If you're concerned about the Potato Study, you should know that study released last week is sparking a lot of debate among the medical community. The Stolkholm University study claimed that some popular potato products like french fries and potato chips may cause cancer.
Scientists found that starchy foods such as french fries and potato chips may contain high levels of Acrylamide, which is a chemical that has been proven to cause cancer in lab animals. They believe it may be the heat that changes the structure of those foods when fried.
Researchers say they found levels of Acrylamide in a bag of potato chips to be 500-times what is considered safe. The researchers went public with their theory before the study was actually published by anyone. Some doctors are saying that's a good enough reason in itself to not be concerned about this study yet. "Its premature to suggest we stop eating french fries or potato chips based on cancer risks until we have more conclusive data that's available," said Karen Kim, M.D., a Gastroenterologist.
Doctor Kim says if you want to give up french fries and potato chips, that's okay, but do it to cut out fat and prevent heart disease not because of cancer.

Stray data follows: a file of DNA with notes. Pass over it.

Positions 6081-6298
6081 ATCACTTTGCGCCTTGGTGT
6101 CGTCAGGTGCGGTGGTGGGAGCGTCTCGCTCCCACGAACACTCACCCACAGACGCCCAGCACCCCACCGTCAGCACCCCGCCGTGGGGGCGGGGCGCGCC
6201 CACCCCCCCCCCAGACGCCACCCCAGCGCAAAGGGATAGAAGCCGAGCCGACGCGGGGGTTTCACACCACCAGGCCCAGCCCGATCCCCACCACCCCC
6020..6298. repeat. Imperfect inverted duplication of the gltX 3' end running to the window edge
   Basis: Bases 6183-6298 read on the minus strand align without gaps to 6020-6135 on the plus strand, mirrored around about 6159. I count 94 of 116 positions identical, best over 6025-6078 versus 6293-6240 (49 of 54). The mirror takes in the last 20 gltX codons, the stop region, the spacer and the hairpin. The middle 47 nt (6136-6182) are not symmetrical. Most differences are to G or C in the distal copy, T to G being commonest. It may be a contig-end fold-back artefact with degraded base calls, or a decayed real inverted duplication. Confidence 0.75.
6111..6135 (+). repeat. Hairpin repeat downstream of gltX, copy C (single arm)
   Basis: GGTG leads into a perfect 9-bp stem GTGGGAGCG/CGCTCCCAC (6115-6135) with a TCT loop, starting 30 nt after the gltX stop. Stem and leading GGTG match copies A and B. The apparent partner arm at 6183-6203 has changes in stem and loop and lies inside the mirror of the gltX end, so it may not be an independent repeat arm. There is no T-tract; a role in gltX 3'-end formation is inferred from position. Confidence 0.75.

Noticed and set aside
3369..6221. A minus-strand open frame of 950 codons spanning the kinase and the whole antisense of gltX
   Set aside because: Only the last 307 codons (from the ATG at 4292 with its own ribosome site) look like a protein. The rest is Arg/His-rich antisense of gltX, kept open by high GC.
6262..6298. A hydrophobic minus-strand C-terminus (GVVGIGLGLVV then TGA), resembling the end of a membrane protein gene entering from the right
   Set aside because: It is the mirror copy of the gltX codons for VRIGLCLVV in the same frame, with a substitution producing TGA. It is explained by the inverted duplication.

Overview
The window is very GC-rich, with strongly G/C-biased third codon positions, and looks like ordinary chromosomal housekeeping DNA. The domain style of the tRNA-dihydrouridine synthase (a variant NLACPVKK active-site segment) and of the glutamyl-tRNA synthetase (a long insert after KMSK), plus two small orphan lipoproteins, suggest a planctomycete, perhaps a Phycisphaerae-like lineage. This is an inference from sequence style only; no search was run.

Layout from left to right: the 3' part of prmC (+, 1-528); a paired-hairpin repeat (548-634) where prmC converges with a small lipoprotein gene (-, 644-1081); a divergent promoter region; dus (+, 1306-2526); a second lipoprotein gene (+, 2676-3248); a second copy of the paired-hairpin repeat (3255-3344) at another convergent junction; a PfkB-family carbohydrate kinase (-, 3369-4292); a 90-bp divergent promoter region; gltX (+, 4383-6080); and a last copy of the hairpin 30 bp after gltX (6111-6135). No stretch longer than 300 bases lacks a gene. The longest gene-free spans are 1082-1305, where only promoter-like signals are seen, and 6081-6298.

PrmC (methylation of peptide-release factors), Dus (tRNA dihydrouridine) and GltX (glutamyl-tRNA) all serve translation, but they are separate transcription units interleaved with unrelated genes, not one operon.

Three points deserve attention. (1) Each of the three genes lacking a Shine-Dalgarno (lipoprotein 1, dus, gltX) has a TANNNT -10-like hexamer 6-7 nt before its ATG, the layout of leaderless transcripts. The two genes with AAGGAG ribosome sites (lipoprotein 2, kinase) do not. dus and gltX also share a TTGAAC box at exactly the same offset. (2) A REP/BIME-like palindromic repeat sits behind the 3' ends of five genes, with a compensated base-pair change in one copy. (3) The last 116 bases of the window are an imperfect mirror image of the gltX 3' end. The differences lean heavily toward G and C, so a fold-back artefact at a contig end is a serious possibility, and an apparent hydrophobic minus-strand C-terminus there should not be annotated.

Carl Winter, Toxicologist at the University of California at Davis, urges patience. "The most important thing is not the presence or absence of any type if ingredient, but how much is there. I would caution consumers to be a little patient here," he said. "Cancer's a very scary word, but one has to understand how these tests are done."
The U.S. Food and Drug administration officials did not immediately comment. The Swedish Agency said the findings have been submitted to unspecified international researchers and to the 15 nation European Union for considerations, but they felt the information was important enough to release now.